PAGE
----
See the Town Demurrer filing and the Defense and Plaintiff motions in support and opposition to it at these links:
Amended Town Press Release on Hicks assumption of dual Town Manager/EDA Director job
Editor’s Note: Following the submission of several questions from Royal Examiner to the Town about Mr. Hicks appointment to the EDA Executive Director’s position, this amended press release was issued after 5 p.m., Tuesday, February 23, under the headline “Steven Hicks, takes on an additional role as FREDA Executive Director”
Front Royal, VA (February 23, 2021) – Last night the Front Royal Town Council formalized the establishment of the Front Royal Economic Development Authority (FREDA) effective March 15, 2021. To oversee FREDA, Council plans to appoint Steven Hicks as the Executive Director in addition to his role as Town Manager at his current salary. Council and Hicks felt this approach would offset the cost of hiring an Executive Director to save the taxpayer’s dollars.
Hicks has significant experience in leading public-private development projects targeting downtown revitalization. In Selma, N.C., he partnered with Eastfield Crossing Developers and Duke Energy to amend a 400-acre mixed-used development and incentive agreement to increase the Town’s tax base and create 3,100 jobs.
Hicks has a Master of Science Degree in Civil and Infrastructure Engineering (USE) from George Mason University and a Bachelor of Science Degree in Urban Studies from Virginia Commonwealth University. He is a graduate of the University of Virginia Darden School Senior Executive Institute, the University of North Carolina School of Government Municipal and County Administration, and the Virginia Tech Transportation Construction Management Institute.
He served as the Commissioner of North Carolina Eastern Municipal Power Agency, Triangle East Chamber of Commerce Board of Director and Uptown Selma Business Partnership Board Director. He is a member of the International City Management Association and Virginia Economic Developers Association (VEDA).
Council is currently seeking applicants to serve as members of the Board of Directors. Applications are available on the Town’s website at www.frontroyalva.com and will be accepted until March 31, 2021.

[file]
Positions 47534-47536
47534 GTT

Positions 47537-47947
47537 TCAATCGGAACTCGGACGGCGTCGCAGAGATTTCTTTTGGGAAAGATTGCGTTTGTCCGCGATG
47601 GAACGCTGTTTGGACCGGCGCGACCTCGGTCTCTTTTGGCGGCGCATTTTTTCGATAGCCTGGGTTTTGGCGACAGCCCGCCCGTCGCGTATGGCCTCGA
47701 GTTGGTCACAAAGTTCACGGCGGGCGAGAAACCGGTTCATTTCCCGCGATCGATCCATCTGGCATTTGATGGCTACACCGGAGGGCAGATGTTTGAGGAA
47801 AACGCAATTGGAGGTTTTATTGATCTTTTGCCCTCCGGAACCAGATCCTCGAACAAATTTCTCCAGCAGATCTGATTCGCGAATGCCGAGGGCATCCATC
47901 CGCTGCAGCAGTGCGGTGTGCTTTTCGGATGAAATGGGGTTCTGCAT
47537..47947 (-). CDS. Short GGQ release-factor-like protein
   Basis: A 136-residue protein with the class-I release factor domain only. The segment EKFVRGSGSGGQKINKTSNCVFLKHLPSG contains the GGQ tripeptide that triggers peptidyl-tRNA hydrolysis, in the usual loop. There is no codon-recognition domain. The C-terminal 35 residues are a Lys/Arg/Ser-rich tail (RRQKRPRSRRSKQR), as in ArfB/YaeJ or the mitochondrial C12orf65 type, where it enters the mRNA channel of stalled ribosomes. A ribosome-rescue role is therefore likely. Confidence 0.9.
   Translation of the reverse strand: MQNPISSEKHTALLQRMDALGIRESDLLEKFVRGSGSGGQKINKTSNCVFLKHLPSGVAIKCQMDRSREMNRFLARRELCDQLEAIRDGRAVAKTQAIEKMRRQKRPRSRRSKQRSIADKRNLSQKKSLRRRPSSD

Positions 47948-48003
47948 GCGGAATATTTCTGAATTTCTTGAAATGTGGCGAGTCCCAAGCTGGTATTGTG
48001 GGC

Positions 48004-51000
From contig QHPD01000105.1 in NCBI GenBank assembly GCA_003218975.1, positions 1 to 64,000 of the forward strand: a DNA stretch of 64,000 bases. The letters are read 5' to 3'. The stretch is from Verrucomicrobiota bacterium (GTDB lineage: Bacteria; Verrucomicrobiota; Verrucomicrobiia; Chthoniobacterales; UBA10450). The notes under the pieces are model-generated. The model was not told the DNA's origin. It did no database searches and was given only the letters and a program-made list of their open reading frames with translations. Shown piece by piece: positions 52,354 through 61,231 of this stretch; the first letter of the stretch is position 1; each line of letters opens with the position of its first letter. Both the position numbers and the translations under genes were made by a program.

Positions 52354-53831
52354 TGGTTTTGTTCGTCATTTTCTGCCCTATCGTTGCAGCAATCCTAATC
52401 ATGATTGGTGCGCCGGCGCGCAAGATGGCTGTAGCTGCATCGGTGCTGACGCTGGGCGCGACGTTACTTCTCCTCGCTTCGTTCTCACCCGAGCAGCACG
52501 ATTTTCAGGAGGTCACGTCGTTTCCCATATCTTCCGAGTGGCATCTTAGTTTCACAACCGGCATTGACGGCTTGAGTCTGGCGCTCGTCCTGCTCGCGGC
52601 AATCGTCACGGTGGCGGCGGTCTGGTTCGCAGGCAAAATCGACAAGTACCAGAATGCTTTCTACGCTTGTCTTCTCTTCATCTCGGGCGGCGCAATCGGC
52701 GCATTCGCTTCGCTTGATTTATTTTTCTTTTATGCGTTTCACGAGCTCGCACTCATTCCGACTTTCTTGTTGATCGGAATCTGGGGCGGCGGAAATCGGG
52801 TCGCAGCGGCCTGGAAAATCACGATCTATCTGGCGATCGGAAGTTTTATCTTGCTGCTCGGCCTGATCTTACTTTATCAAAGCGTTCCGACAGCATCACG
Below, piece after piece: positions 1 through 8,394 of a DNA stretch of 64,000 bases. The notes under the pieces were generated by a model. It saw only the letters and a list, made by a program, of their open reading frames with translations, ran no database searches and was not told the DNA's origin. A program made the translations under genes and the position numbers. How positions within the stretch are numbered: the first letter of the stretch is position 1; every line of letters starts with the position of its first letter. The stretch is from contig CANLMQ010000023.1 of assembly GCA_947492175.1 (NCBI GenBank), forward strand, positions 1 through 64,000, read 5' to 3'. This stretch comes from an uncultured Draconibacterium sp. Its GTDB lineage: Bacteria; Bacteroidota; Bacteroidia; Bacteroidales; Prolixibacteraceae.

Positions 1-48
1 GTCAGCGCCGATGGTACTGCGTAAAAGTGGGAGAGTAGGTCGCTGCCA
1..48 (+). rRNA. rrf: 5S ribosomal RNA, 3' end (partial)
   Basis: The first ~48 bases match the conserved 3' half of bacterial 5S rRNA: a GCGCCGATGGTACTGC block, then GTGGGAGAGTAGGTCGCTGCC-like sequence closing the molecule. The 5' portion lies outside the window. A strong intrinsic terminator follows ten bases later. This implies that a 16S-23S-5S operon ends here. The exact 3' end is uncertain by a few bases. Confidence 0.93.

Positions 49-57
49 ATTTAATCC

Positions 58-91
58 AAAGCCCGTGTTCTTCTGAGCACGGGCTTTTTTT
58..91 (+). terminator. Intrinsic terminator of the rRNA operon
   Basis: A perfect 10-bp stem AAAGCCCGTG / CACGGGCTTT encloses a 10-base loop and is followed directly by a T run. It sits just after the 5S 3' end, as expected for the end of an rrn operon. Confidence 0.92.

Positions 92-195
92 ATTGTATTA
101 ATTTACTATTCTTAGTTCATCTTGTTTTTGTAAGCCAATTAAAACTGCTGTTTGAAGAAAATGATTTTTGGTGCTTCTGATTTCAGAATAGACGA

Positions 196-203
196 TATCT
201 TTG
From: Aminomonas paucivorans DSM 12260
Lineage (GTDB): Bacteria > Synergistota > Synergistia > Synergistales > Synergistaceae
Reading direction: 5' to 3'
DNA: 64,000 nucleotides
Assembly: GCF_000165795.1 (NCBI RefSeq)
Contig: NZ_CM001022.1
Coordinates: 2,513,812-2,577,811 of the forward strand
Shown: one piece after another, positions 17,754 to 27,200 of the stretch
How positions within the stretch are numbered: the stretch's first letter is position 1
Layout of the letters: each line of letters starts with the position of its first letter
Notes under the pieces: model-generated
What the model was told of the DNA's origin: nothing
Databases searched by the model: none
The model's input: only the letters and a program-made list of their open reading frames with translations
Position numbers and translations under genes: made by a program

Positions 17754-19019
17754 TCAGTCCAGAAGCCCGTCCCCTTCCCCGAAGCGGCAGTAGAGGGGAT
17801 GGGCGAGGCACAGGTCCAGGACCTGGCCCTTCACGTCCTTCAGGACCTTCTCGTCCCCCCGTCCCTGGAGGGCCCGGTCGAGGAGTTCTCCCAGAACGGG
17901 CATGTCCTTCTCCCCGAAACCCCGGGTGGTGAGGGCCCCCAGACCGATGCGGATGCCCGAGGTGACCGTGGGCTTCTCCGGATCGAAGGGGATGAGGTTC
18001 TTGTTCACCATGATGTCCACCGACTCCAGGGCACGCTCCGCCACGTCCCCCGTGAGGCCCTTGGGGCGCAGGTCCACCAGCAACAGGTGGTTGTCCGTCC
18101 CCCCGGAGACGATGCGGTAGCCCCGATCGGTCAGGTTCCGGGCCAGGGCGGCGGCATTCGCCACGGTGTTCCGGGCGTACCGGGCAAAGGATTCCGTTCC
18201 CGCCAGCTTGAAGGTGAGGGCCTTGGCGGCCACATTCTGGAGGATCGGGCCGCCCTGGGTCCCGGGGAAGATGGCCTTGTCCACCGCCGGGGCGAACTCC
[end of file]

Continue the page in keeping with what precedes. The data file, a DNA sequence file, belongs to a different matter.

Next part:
(The following press release was issued by the Town of Front Royal shortly after Mayor Holloway read it into the record of the Feb. 22 Town Council meeting, Monday evening.)
The Front Royal Town Council is pleased to announce plans to establish the Front Royal Economic Development Authority (FREDA) on March 15, 2021, and will be naming Town Manager, Steven Hicks as the Executive Director. The Town is currently seeking applicants to serve as members of the Board of Directors until March 31, 2021. Last year the Virginia General Assembly authorized the formation of the FREDA. Since that authorization, the Town has codified the Town EDA in Town Code.
The decision to move forward with FREDA was not taken hastily or lightly. The Town’s decision to move forward with its own independent EDA has more to do with the present and future rather than the past.
The Town has re-development and economic development needs now that Council does not believe the County’s EDA is in the position to perform. Small businesses have been impacted by the pandemic and are in need of recovery. In addition, there are many empty storefronts now and Council hopes we can prevent more in the coming years. Having FREDA will also make it easier and quicker to improve the quality of life and appearance of Front Royal by addressing blighted properties through various tools and resources available to EDA’s.
The challenges facing the current County EDA are significant. For example, on September 25, 2019, the EDA agreed to enter into a Confession of Judgment with The First Bank and Trust.
The Confession of Judgment and supporting documentation appear to indicate the following:
• The sum for the judgment is $9,015,742 at an annual interest rate of 6%
• The loan was a line of credit up to $17 million
• Security for the loan in part stated, “Security agreement granting an interest in all the borrower’s accounts and government payments and programs including but not limited to all present and
future payments now or hereafter appropriated and made or to be made by the Town of Front Royal, Virginia and/or the County of Warren, Virginia, to the borrower….”